Meet the Faculty: Michael Seigel
View on the Profession
“The most difficult decisions that lawyers make involve ethical questions: they are the ones that keep you up at night and ultimately define who you are. Students need to be prepared to face these defining moments and to decide in advance that they will choose the right — if not always the easiest — path. “There’s more to life than making money. You spend far too much time in life at work to be unhappy when you’re there. Unfortunately, surveys indicate that a lot of lawyers are unhappy, meaning that they’ve made some wrong choices along the way. I urge students to keep life in perspective as they make professional choices. Family, friends, and dreams are as important as winning the next case or making the next deal.”
J.D., Harvard Law School (magna cum laude): Editor, Harvard Law Review and Harvard Law Record; Mediator, Small Claims Court; Advisor, First Year Ames Moot Court Competition. A.B., Princeton University (magna cum laude, Phi Beta Kappa). Professor Seigel joined UF’s College of Law in 1990. He took a leave of absence from 1995-99 to serve as the First Assistant United States Attorney for the Middle District of Florida, Tampa, in Attorney General Janet Reno’s Justice Department. He served as the college’s Associate Dean for Academic Affairs 2000-02. Earlier in his career, he served as a Special Attorney for the U.S. Department of Justice’s Philadelphia Organized Crime Strike Force; an Assistant United States Attorney in the Eastern District of Pennsylvania; judicial law clerk to the Honorable Edward R. Becker, United States Court of Appeals for the Third Circuit; summer law clerk to Orrick, Herrington, & Sutcliffe, San Francisco, and Blank, Rome, Comisky & McCauley, Philadelphia; and intern with Senator Bill Bradley, Washington, D.C.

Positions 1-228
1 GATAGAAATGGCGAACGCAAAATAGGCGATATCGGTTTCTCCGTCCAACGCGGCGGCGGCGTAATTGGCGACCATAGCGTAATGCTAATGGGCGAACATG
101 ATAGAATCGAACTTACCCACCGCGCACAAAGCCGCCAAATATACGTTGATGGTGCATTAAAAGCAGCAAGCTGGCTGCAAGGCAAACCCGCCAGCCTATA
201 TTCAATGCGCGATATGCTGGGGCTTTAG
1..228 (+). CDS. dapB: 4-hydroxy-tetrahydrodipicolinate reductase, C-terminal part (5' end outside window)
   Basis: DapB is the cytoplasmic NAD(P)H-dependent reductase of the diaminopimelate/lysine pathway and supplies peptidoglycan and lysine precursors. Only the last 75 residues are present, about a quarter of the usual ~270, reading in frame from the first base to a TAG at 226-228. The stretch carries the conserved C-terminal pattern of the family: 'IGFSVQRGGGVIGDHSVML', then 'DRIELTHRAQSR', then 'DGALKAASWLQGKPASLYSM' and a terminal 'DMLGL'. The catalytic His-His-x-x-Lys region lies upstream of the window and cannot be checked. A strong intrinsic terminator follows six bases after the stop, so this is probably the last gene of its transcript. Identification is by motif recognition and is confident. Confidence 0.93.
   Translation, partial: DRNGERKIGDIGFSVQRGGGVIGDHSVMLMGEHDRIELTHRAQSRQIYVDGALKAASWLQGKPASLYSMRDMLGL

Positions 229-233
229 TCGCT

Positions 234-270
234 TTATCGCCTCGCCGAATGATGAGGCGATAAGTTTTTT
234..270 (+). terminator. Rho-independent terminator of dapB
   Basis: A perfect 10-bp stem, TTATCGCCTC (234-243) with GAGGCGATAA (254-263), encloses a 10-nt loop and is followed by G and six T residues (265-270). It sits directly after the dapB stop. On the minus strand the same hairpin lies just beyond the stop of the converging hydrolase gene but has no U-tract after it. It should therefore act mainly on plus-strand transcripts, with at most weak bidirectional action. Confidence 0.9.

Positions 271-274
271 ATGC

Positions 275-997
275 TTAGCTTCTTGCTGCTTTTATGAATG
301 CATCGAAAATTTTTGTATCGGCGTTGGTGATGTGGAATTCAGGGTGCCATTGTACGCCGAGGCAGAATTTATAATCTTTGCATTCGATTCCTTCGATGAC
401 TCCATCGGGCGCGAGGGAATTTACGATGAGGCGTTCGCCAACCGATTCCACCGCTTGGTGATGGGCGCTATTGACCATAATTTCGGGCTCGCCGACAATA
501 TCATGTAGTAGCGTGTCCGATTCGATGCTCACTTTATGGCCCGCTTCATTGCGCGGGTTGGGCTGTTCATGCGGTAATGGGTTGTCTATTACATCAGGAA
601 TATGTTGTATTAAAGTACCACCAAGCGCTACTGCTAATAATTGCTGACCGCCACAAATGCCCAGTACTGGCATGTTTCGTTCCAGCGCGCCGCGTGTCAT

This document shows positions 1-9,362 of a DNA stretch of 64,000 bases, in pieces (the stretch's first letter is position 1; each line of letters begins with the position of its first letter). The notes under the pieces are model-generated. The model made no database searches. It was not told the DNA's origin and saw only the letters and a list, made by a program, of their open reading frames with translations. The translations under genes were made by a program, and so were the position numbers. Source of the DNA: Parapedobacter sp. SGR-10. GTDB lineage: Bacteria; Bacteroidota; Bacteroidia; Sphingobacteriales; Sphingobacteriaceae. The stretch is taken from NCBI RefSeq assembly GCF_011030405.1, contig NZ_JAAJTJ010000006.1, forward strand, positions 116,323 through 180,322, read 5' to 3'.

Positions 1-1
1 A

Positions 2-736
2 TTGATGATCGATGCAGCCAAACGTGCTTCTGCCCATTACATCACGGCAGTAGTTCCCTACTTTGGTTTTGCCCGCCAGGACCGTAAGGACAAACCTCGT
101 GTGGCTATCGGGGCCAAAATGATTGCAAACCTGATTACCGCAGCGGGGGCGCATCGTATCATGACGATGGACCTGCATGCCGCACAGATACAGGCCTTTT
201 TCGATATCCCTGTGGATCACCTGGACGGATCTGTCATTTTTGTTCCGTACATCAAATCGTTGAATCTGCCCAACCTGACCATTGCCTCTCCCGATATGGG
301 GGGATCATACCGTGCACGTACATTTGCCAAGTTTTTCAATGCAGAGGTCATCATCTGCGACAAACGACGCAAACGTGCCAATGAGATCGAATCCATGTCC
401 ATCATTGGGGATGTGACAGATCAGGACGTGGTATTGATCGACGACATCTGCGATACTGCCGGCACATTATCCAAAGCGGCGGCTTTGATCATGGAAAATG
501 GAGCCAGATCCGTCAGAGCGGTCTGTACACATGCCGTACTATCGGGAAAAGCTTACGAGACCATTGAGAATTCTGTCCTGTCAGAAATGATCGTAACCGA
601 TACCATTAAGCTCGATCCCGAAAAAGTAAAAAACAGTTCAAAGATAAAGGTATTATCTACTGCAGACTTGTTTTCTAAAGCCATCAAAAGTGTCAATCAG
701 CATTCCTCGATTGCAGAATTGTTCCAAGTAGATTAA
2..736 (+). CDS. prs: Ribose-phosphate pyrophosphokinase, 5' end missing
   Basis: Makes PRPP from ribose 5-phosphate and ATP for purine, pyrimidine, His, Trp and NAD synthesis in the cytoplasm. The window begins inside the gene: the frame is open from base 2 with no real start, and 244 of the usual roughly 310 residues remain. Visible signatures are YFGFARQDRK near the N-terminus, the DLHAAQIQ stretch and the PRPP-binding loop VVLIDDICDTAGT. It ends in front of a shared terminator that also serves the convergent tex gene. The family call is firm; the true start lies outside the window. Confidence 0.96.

What You May Not Know
Seigel sang in the Princeton glee club and helped put himself through college by working first as a deli-man, cutting meat behind the counter, and then graduating to short order cook. During a sabbatical in Fall 2003, he finished writing a mystery novel set in a fictitious Tampa law school, in which several literary agents have shown interest. Seigel lives in Tampa and Gainesville. His wife, academic pediatrician Sharon Dabrow, has been his best friend since they were 12-years-old, though they did not date until college. They have two daughters: Nicole, 14, who sings; and Jessica, 11, who studies dance. Recently, he bought a sewing machine to help Jessica learn how to sew and quilt. Seigel volunteers at his children’s schools and plays an active role in his synagogue. He enjoys traveling with his family, and when at home in Tampa, he does the cooking.